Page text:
The world of child sexual exploitation is a complex one including many crimes. Research and caselaw indicate that child pornography often is found intertwined with other sexual material demonstrating a sexual interest in children. Such material includes, but is not limited to, sexualized pictures of nude or semi-nude children; surreptitiously recorded videos of children focusing on their breasts or genitals; writings on the most successful methods of facilitating child molestation, etc. That child pornography producers and collectors can often possess some such material is perhaps of no surprise. That criminal courts are referring to such material with the artistic term of “child erotica,” suggesting validation, is problematic. Its use must cease.
Within the last decade there has been a significant international movement to replace the term “child pornography” with the label “child abuse images.” This change is motivated by a realization that the latter term more clearly identifies the content of the material, and avoids the suggestion that such victimization is analogous to possessing adult pornography. This paper proposes a second step to this movement, removing from our language the term “child erotica” and replacing it with descriptive norms or, when labels are necessary, the more precise terms of “child exploitation images” and “child exploitation paraphernalia.”
Just as the term “child pornography” has been replaced in research and legal circles,” the use of the term “child erotica” should be reclaimed and replaced. The term is troubling for three main reasons. First, linking the words “child” and “erotica” is misleading. Using an artistic label incorrectly suggests it references a genre of art. Second, it validates the material to which it refers. Such a term contributes to the social phenomenon known as the normalization of the sexual objectification of children, as it suggests there are circumstances when the sexual objectification of children by adults is appropriate and socially valued. Third, that the misnomer is emerging in legal opinions compounds the problem. The term has been improperly incorporated by the criminal courts. Divorced from its roots in art and literature, it claims to reference anything, no matter if sexually exploitive or truly artistic, that fails to meet the legal definition of child pornography or child abuse images. When courts are reviewing evidence, they need precise labels to most effectively make determinations. By grouping all legal material together under one inaccurate label: “child erotica,” courts can miss the relevance of some of the evidence, thereby risking improper outcomes.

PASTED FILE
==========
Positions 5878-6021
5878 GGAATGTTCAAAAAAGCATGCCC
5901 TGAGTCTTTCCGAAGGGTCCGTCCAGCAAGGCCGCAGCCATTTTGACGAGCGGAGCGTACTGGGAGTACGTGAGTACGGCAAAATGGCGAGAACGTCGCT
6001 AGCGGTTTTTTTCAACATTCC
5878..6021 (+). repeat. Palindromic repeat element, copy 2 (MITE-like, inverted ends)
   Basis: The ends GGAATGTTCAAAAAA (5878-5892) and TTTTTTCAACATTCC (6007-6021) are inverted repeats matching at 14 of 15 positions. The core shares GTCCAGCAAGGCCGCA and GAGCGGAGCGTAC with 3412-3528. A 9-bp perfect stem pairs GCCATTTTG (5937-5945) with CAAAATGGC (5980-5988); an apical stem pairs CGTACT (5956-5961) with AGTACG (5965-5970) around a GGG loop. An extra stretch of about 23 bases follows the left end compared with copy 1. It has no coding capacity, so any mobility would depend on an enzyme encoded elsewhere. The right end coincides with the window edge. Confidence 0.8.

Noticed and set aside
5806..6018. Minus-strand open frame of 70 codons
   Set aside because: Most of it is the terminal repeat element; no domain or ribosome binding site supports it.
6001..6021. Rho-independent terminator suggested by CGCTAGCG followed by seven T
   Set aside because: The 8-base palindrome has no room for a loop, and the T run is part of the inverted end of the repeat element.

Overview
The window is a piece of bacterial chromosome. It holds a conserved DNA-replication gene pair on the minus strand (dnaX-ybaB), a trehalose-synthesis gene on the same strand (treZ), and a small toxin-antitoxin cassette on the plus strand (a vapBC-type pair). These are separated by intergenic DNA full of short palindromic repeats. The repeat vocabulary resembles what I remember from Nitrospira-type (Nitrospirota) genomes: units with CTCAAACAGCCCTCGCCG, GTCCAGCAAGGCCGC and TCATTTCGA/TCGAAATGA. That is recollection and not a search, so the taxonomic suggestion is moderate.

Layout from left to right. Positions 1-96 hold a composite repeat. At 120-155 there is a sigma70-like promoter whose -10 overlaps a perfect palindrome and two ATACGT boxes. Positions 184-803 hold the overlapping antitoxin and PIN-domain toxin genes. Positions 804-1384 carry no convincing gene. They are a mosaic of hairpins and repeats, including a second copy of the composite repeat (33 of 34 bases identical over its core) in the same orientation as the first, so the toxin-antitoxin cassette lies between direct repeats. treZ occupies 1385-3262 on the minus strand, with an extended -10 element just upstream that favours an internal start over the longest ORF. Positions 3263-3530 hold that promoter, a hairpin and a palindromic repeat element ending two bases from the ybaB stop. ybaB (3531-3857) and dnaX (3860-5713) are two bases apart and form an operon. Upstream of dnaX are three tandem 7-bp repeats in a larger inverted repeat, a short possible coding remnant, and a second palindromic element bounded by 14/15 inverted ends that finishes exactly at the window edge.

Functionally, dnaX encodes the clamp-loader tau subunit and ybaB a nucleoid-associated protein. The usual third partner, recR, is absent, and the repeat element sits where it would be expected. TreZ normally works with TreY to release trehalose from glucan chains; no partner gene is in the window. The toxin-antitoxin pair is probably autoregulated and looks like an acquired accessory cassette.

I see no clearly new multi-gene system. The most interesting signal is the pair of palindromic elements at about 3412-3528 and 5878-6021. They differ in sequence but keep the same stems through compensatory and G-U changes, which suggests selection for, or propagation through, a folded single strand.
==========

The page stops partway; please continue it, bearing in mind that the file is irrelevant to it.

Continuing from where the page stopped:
This paper traces the roots of the term as originally intended in the artistic and social science realms. It then analyzes this corrupted use of the term in legal opinions, demonstrating the potential shortfalls of the current misuse. The paper then proposes that in criminal courts a descriptive norm replace this categorical norm when referencing material that is considered sexually exploitive of children, although not child abuse images per se. First Amendment concerns arise whenever one discusses the use of protected speech. The paper discusses these concerns. Within that analysis it eliminates many such concerns by (a) focusing on material unrelated to artistic genres and (b) acknowledging the current legality of much of the material. The paper calls for no controls of speech, but rather a more precise labeling which leads to more accurate legal analysis of evidence in child exploitation cases.
Language matters. Labels matter. Socially, language and labels matter because they can reflect cultural norms and values. In criminal litigation, labels matter because inaccurate labels can contribute to inaccurate assessment of evidence which can cause inaccurate results. At times, terms are so inaccurate and misleading, they become damaging. “Child erotica” is such a term and it must be replaced.
Mary Graw Leary, Death to Child Erotica: How Mislabeling the Evidence Can Risk Inaccuracy in the Courtroom, 16 CARDOZO J. L. & GENDER 1 (2009).